Unlike flaws in expensive gems or cracks in jewellery, errors in coinage are exciting and lucrative for collectors. Flaws are rare and are typically caught in production, however, you might be lucky enough to spot an unusual defect in a coin that can add significant value to its market worth. If you do happen to find a rare error coin, don’t throw it out for its flaws: its unusual appearance may benefit you in the future.
There are five common production mistakes that can easily be identified in these rare error coins. The first among these is off-centre struck coins; when the blank metals were being fed into the mint press, they were inserted incorrectly. As a result, the machine strikes unevenly against the coin, distorting its round shape.
The second most common kind of production error you might find in your coins are wrong planchet or denomination errors. When a coin is fed into a press that is designed for another denomination of currency — for example, one rupee struck on a 10-rupee planchet, it does not fit properly. The result is that the coin will have an unusual and incorrect weight for its particular denomination.
Collectors might also encounter double struck coins, coins that were produced when a mechanical error caused the planchet to be struck more than once by the die. Because of this error, these coins will bear two or more designs on both their obverse and reverse sides.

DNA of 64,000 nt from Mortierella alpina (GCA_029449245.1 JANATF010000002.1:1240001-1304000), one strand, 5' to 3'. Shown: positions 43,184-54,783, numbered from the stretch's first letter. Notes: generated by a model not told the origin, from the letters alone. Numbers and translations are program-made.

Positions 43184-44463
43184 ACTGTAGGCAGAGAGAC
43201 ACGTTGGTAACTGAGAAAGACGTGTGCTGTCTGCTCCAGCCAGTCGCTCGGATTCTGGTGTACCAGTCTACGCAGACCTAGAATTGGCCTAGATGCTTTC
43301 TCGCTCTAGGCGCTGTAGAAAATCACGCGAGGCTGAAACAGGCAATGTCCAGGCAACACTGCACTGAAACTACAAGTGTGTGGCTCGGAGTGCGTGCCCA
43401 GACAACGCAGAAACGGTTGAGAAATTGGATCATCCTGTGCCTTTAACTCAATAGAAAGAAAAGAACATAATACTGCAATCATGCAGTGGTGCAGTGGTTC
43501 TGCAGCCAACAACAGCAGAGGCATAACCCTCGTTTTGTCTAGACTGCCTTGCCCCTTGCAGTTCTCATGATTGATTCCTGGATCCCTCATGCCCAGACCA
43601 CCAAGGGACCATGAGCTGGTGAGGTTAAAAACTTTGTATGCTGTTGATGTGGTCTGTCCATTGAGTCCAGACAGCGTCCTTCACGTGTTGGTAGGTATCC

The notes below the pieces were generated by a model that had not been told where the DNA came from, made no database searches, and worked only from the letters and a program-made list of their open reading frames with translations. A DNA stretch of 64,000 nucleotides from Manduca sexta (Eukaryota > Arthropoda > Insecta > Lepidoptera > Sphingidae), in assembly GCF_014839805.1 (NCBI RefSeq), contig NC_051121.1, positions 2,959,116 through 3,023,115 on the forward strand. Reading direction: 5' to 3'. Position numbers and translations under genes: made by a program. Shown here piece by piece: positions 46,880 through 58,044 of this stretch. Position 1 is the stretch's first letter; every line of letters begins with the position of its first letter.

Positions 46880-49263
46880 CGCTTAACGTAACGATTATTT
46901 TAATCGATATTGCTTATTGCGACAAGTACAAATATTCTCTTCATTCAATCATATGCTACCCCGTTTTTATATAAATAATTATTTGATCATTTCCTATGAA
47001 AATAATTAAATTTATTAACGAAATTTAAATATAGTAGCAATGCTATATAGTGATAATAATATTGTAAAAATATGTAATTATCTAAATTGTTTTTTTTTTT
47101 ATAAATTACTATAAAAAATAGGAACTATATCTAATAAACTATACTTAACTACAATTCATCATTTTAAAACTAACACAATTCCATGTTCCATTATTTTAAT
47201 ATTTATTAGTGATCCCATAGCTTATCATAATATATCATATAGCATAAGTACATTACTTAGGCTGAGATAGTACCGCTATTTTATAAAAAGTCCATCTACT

When too little pressure is applied to a coin as it is struck, it results in a faded or indistinguishable design on the obverse or reverses side of the coin. These are referred to as dying adjustment strikes. They are among the least common error coins that you might find.
The fifth variety of error coin occurs when something that does not belong - like oil, staples, or cloth - enters into the planchet or the machine before it is struck. When the coin has been struck, you can see the impression of the foreign object on the surface of the coin.
Collecting coins of different varieties has never been easier than it is today. Although mint error coins are rare, the odds are good that you might come across a few as you expand your collection. If you do find a rare error coin, hold on to it, may be worth more than you think.
Image Courtesy: snapdeal.com
The Fatimid Caliphate was an Islamic Caliphate, claimed descent from Fatimah, the daughter of Prophe...
Jogaila was the grand duke of Lithuania (as Jogaila, 1377–1401) and the king of Poland (1386–143...
On March 4, Roman Catholic Church celebrates the feast of Saint Casimir. Saint Casimir's day is most...
From 1930 to1937 Swiss Post issued a set of 7 stamps which were known as the Grilled Gum Stamps. The...
Warren G. Harding was the 29th President of the United States of America. He served the United State...
Thank you for visiting our website and for your interest in our endeavour.
For a past few days we have been recieving queries whether we buy/sell coins, stamps and currency.
We would like to inform you that, as of date, we have not provided such a platform. However please register on our website and do keep visiting our portal for further notifications on such a forum and other important and exciting news/updates.
Happy Collecting !